If the Roaring Twenties are remembered as the era of "flaming youth", it was F. Scott Fitzgerald who lit the fire. His semiautobiographical first novel, This Side of Paradise, became an instant best seller and established an image of seemingly carefree, party-mad young men and women out to create a new morality for a new, post-war America. It traces the early life of Amory Blaine from the end of prep school through Princeton to the start of an uncertain career in New York City.
Alternately self-confident and self-effacing, torn between ambition and idleness, the self-absorbed, immature Amory yearns to run with Princeton's rich, fast crowd and become one of the "gods" of the campus. Hopelessly romantic, he learns about love and sex from a series of beautiful young "flappers", women who leave him both exhilarated and devastated.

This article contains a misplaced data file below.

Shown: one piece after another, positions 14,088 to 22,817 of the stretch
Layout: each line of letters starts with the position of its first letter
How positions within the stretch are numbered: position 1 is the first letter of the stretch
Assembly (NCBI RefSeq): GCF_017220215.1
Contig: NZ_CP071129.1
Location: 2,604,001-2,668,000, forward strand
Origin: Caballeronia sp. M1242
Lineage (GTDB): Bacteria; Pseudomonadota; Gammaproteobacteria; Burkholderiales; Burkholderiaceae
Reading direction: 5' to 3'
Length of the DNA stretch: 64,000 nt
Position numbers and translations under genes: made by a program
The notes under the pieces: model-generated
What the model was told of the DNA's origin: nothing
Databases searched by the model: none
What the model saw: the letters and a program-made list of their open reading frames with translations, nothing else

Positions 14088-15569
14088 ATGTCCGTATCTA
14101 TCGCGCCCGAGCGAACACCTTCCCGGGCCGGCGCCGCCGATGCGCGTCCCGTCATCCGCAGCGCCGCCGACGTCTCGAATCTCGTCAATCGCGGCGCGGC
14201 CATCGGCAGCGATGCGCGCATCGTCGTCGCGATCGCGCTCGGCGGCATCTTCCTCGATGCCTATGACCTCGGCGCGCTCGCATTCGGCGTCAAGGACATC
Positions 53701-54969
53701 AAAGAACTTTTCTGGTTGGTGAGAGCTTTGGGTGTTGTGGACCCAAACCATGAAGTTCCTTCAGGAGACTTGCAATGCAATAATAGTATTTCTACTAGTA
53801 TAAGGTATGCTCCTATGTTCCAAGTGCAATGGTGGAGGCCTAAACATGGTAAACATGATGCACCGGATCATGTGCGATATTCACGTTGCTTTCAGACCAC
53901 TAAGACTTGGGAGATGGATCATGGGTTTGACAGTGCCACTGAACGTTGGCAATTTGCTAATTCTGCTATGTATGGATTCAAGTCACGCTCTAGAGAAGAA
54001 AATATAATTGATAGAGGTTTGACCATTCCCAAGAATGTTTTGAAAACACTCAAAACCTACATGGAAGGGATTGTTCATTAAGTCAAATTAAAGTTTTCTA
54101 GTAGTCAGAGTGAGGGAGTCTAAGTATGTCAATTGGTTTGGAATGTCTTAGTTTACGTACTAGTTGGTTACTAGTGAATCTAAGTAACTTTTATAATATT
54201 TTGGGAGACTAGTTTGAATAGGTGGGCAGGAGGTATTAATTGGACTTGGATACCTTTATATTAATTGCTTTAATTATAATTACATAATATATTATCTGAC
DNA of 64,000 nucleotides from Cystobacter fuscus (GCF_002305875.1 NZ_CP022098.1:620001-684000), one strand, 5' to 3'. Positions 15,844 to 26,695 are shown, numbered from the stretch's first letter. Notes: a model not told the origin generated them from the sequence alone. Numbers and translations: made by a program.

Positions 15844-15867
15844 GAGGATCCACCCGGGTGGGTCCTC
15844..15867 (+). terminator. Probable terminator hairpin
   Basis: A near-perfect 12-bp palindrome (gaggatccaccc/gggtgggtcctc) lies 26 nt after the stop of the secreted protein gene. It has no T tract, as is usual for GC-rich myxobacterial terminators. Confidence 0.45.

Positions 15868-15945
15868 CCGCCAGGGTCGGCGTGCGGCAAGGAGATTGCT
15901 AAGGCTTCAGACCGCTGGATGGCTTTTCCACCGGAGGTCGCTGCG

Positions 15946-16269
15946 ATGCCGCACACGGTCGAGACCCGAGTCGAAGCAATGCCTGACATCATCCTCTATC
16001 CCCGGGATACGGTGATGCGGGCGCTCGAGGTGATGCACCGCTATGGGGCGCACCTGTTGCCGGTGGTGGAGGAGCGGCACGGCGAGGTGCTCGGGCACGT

Fitzgerald describes it all in intensely lyrical prose that fills the novel with a heartbreaking sense of longing, as Amory comes to understand that the sweet-scented springtime of his life is fragile and fleeting, disappearing into memory even as he reaches for it.
Public Domain (P)2010 Tantor
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"Narration Was Dry Like Reading a Dictionary"
I would prefer reading the book itself than listening to this version of the audiobook. The narration was haste, dry, detached, and emotionless. It takes away what enjoyment a reader could have derived from the literature itself.
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